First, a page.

Young businesswoman working overtime at night in her office.  Universities’ current infatuation with Moocs reflects a misguided belief that the internet will make educational content creation a bigger and better business
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Coursera has launched a pay version of its online learning platform for corporate customers, creating a competitor to the universities that have been providing it with downloadable lectures and teaching material.

BNY Mellon, Boston Consulting Group, L’Oréal and Axis Bank are among the early customers for the service, called Coursera for Business, enabling them to access courses tailored for staff training and development.

Coursera has more than 21m registered learners worldwide able to access more than 1,400 courses in dozens of topics from 145 academic institutions including Stanford University, London Business School and HEC Paris.

However, like rivals Udacity, EDX and FutureLearn, Coursera has struggled to monetise this vast customer base, many of whom use the platforms to study for free.

The multibillion-dollar executive education market is an obvious route for these “edtech” businesses to develop. The trouble is that the universities and business schools, whose courses run on their platforms, are also keen to exploit executive education, currently growing at more than 10 per cent a year in revenue terms, according to industry estimates.

Laurent Reich, L’Oréal’s governance and digital learning director, said that his company’s aim was to provide half of its employee development time through digital or self-directed learning.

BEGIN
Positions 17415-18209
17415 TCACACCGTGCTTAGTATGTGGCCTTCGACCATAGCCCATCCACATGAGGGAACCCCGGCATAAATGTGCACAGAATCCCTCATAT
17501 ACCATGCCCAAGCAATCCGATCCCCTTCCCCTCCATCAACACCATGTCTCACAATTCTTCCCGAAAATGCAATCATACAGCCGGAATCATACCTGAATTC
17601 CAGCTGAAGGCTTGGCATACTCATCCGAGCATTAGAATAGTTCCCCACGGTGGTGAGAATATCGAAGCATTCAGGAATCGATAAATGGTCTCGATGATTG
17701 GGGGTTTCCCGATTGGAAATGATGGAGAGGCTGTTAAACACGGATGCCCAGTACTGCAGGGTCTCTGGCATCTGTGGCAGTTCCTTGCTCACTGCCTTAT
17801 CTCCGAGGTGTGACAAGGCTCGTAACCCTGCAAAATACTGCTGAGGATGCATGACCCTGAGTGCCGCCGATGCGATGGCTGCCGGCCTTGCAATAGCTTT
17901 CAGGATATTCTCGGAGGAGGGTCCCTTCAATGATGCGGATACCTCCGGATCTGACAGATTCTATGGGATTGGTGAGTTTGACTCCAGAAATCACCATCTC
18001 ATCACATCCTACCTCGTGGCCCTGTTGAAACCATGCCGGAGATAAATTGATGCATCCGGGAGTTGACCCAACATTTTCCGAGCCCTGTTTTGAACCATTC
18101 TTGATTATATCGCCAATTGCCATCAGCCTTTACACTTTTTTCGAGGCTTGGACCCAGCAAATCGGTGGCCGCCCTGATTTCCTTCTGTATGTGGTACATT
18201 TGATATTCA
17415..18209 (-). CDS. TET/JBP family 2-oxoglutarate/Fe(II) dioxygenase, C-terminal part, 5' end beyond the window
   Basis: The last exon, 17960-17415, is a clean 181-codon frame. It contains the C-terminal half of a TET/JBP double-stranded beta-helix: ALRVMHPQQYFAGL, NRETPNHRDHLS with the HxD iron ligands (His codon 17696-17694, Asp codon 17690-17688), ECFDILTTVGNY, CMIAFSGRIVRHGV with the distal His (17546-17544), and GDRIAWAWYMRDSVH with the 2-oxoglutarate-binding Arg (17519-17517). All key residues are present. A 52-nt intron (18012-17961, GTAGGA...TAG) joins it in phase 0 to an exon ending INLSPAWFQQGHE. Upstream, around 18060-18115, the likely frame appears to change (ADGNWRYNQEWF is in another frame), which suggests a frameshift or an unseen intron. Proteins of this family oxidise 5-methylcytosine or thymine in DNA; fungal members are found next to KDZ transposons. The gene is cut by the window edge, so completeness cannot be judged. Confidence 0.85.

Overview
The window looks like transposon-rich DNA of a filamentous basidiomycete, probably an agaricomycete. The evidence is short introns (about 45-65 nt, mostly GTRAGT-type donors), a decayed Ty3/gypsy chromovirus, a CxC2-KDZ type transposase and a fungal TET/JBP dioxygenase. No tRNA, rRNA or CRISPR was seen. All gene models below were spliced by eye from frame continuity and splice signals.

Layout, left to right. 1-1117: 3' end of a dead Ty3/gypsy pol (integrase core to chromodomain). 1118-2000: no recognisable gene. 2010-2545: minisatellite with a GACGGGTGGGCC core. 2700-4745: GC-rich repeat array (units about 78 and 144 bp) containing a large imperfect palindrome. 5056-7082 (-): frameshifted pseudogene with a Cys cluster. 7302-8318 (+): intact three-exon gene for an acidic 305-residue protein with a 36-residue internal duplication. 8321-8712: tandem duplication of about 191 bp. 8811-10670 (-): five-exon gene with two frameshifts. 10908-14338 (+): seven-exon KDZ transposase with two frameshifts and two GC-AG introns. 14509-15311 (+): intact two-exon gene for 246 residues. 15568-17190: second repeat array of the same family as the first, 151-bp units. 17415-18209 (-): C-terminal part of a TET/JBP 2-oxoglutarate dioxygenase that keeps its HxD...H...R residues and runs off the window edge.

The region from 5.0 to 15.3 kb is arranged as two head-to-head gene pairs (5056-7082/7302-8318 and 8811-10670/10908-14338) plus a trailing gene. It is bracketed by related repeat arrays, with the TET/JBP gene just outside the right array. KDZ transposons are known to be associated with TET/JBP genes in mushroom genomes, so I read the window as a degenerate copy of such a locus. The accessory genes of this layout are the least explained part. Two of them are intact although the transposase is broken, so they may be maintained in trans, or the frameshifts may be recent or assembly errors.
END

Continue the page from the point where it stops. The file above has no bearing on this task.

“We love that the Coursera platform will allow us to provide a breadth of high-quality programmes and a learning experience that our employees can self-select into to drive their own personal development,” he said.

The distribution capabilities of the large online learning platforms have been enough to persuade leading universities to supply them with downloadable lectures and teaching material, known as massive open online courses (Moocs), for free.

However, this symbiotic relationship is likely to come under strain as universities and business schools become more adept at reaching new students digitally and so become less reliant on third-party platforms.

David Lefevre, director of the educational technology unit at Imperial College Business School, said that there was room in the market for a range of delivery mechanisms and that online education providers would serve a niche.

“There is no doubt that Mooc providers are part of the future but they won’t replace the executive education we currently provide,” he said.

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